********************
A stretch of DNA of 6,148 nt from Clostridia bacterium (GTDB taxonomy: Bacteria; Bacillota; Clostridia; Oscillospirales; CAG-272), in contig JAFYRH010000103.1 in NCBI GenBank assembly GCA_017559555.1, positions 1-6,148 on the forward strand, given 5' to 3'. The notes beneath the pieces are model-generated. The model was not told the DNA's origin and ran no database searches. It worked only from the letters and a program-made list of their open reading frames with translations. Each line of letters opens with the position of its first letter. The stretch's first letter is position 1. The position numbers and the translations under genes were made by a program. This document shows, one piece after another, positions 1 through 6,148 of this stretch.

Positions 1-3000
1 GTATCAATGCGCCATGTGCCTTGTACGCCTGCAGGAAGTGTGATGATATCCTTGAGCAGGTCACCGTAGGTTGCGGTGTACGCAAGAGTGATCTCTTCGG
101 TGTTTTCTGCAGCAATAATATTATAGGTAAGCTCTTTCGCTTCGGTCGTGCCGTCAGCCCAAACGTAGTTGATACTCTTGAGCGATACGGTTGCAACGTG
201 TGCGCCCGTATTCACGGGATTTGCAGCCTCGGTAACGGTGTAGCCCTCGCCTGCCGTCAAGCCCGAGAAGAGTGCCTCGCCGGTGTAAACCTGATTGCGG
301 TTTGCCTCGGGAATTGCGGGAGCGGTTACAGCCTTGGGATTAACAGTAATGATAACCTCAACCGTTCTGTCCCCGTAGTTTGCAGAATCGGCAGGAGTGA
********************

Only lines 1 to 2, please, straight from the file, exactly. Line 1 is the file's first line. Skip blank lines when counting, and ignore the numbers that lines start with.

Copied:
A stretch of DNA of 6,148 nt from Clostridia bacterium (GTDB taxonomy: Bacteria; Bacillota; Clostridia; Oscillospirales; CAG-272), in contig JAFYRH010000103.1 in NCBI GenBank assembly GCA_017559555.1, positions 1-6,148 on the forward strand, given 5' to 3'. The notes beneath the pieces are model-generated. The model was not told the DNA's origin and ran no database searches. It worked only from the letters and a program-made list of their open reading frames with translations. Each line of letters opens with the position of its first letter. The stretch's first letter is position 1. The position numbers and the translations under genes were made by a program. This document shows, one piece after another, positions 1 through 6,148 of this stretch.

Positions 1-3000